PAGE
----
Even though its February, my sweet little guy and a longtime friend Alexandra are discussing Christmas while catching up on FaceTime.
They have been speculating what Santa is doing at the moment… “He might be sleeping till November.”
Elfs, presents, new wishlists. Chatting about what reindeers like to eat.
Ziggy triumphantly declared “There is a Mexican vegetable they LOVE! Guess what? Jicama!”
It’s true. This past Christmas they gobbled it all up and turned their noses up on the carrots.
Our passions, curiosities and drives to explore are different during our travels, but we still honor each other’s.
We learnt to split up at markets and while I hunt for the new to me, they indulge in their glutenous sweet treats and have fun in a different way.
The joy of my new discoveries don’t go unnoticed. While our seven year old might not share my thrill, he keeps his eyes open as he wanders. Often pointing out some new favorite of mine. Calling it by name. Learning.
There are so many ways to travel. Slow, fast, full-time etc. Currently we are slow traveling, staying in one of my favorite states in Mexico and enjoying a quiet life. Stationary at one spot, making day trips, beach hopping and snorkeling to round out our roam-schooling.
There are many advantages of any traveling one chooses. I am especially excited to widen my culinary adventures at the markets.
Wherever we go, we find different, new discoveries each time.
Previously when we were at the Oaxaca coast, cashew apples and mangoes were in season.
Now the joys of paradise plums(local name – Icaco), they delicate taste and their fragile little orbs take center stage. The first time I bit into one I thought that a candy cloud landed in my mouth.
By the dropping mango prices you know the season is nearing and I am looking forward to their vast variety and flavors in a month or so.
The coast is covered with many palms, each variety bringing something special to the table. The soft, tender coconuts with their thirst quenching juice and tender meat is a lovely snack readily available. The older meaty ones made into coconut milk mixed with chia seeds and honey give you a lovely dessert you can easily whip up at home. Want to try the shoots of palm flowers cooked in salt water and with herbs added for a quick, healthy treat? It’s is the season for soyamiche. For ten pesos you get four-five in little bags. Still warm and delicious. Dip it into your favorite salsa and you are ready to go. A lot like hearts of palm, but oh so much better!
You can also get them raw to prepare it yourself.
Many things get preserved in sugar or candied here in Mexico. Finding ripe cocoyul or cocitoes at the market you can see how sugar will certainly enhance the flavor of these mini coconuts. In their raw form they are sticky, aromatic with a strong caramel flavor without the cloying sweetness.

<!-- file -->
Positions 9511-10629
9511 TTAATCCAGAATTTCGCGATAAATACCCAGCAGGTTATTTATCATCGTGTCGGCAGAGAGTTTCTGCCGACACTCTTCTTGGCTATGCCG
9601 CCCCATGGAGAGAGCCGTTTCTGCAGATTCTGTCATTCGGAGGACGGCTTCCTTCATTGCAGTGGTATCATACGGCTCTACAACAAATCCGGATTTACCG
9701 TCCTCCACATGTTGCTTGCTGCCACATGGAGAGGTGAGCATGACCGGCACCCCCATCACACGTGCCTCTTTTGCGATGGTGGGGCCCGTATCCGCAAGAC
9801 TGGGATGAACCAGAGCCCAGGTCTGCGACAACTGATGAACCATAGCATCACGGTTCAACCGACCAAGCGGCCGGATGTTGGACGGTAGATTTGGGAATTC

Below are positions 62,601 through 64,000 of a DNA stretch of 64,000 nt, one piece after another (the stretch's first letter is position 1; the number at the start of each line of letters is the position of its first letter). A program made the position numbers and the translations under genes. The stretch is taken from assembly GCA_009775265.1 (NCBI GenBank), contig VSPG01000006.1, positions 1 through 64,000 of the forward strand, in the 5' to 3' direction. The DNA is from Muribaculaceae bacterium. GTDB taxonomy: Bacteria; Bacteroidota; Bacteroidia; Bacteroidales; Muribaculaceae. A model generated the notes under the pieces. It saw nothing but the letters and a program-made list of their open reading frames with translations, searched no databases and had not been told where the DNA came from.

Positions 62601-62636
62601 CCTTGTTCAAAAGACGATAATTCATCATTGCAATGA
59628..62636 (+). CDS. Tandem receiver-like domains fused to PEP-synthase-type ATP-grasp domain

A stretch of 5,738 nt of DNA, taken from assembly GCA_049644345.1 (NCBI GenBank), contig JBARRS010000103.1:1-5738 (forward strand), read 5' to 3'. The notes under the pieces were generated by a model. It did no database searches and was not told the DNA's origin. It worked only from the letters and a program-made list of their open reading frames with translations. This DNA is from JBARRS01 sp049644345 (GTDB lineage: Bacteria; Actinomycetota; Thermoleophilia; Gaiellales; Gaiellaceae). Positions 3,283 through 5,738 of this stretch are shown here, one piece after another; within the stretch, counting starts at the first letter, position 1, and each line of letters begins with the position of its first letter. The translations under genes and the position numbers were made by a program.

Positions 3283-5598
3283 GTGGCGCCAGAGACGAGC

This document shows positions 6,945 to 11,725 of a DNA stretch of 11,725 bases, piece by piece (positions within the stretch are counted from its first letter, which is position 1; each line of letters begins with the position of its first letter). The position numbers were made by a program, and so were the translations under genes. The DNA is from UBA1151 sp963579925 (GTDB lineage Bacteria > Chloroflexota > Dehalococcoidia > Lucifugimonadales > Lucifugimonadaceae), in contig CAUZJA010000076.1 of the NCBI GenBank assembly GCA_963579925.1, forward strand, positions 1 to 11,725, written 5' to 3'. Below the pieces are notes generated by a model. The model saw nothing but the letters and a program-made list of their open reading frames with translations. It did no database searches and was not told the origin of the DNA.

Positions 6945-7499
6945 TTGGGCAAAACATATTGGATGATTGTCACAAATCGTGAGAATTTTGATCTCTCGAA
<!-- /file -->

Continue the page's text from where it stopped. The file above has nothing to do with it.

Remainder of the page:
I especially enjoy learning the simple fruits and vegetables that make up the local cuisine.
Anything new and I feel I hit the jackpot.
My family enjoys the hunt even if they don’t feel the pull to try everything. My infectious joy is enough for them.
Our market day adventures might be full of a seven year old’s constant displeasures of the heat, crowds and other maladies, but he sure gets excited for some of the local treats. Our love of tagu nuts from Oaxaca City and it’s fantastic dessert it is made into had to be replaced
by the local coco tostadas that are crunchy and slightly sweet with a lovely coconut flavor. Both of them gluten free makes this mama extremely happy.
Being recognized with a smile, welcomed back week after week at our favorite local stalls is great. Our quirky way of traveling to the market with an egg carton to replenishing our eggs make the ladies smile. The truth is we have not mastered taking them home unbroken in the little bags they are normally sold.
Often when finding something new I just imitate the locals. When we came across papa de agua ( in South America known as oca, the tuberous root of Oxalis )something I knew by pictures only and how to prepare, but never tried before. When I spotted someone eating it raw, I had to try it like that too.
Oh the many wonderful discoveries we came across and enjoyed so far! It makes my heart sing and it shows our son how we are truly trying to embrace what Mexico has to offer when she feeds her people.
What was the strangest thing you tried?
Is there a fruit or vegetable you need identified? Let me know!